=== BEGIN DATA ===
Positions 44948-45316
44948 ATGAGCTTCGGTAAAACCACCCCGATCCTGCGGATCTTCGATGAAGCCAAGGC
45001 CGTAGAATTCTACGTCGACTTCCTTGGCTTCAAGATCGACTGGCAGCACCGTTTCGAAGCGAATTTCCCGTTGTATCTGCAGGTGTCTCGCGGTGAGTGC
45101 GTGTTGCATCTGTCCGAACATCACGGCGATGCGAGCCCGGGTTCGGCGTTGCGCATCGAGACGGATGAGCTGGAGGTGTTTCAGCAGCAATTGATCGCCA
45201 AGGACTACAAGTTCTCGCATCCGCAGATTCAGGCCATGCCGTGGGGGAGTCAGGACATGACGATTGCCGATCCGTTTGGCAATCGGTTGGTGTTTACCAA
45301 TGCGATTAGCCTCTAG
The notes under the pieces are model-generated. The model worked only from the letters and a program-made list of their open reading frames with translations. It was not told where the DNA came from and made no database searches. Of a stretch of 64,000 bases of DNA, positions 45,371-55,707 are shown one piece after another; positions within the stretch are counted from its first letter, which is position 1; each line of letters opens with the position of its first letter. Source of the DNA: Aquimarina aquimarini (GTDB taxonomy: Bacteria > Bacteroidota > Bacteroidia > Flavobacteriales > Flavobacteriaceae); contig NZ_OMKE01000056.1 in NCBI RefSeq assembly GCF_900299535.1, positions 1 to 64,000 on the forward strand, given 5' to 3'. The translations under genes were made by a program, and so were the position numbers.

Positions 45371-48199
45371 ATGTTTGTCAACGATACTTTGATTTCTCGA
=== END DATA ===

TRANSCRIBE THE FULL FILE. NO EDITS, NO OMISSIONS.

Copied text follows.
Positions 44948-45316
44948 ATGAGCTTCGGTAAAACCACCCCGATCCTGCGGATCTTCGATGAAGCCAAGGC
45001 CGTAGAATTCTACGTCGACTTCCTTGGCTTCAAGATCGACTGGCAGCACCGTTTCGAAGCGAATTTCCCGTTGTATCTGCAGGTGTCTCGCGGTGAGTGC
45101 GTGTTGCATCTGTCCGAACATCACGGCGATGCGAGCCCGGGTTCGGCGTTGCGCATCGAGACGGATGAGCTGGAGGTGTTTCAGCAGCAATTGATCGCCA
45201 AGGACTACAAGTTCTCGCATCCGCAGATTCAGGCCATGCCGTGGGGGAGTCAGGACATGACGATTGCCGATCCGTTTGGCAATCGGTTGGTGTTTACCAA
45301 TGCGATTAGCCTCTAG
The notes under the pieces are model-generated. The model worked only from the letters and a program-made list of their open reading frames with translations. It was not told where the DNA came from and made no database searches. Of a stretch of 64,000 bases of DNA, positions 45,371-55,707 are shown one piece after another; positions within the stretch are counted from its first letter, which is position 1; each line of letters opens with the position of its first letter. Source of the DNA: Aquimarina aquimarini (GTDB taxonomy: Bacteria > Bacteroidota > Bacteroidia > Flavobacteriales > Flavobacteriaceae); contig NZ_OMKE01000056.1 in NCBI RefSeq assembly GCF_900299535.1, positions 1 to 64,000 on the forward strand, given 5' to 3'. The translations under genes were made by a program, and so were the position numbers.

Positions 45371-48199
45371 ATGTTTGTCAACGATACTTTGATTTCTCGA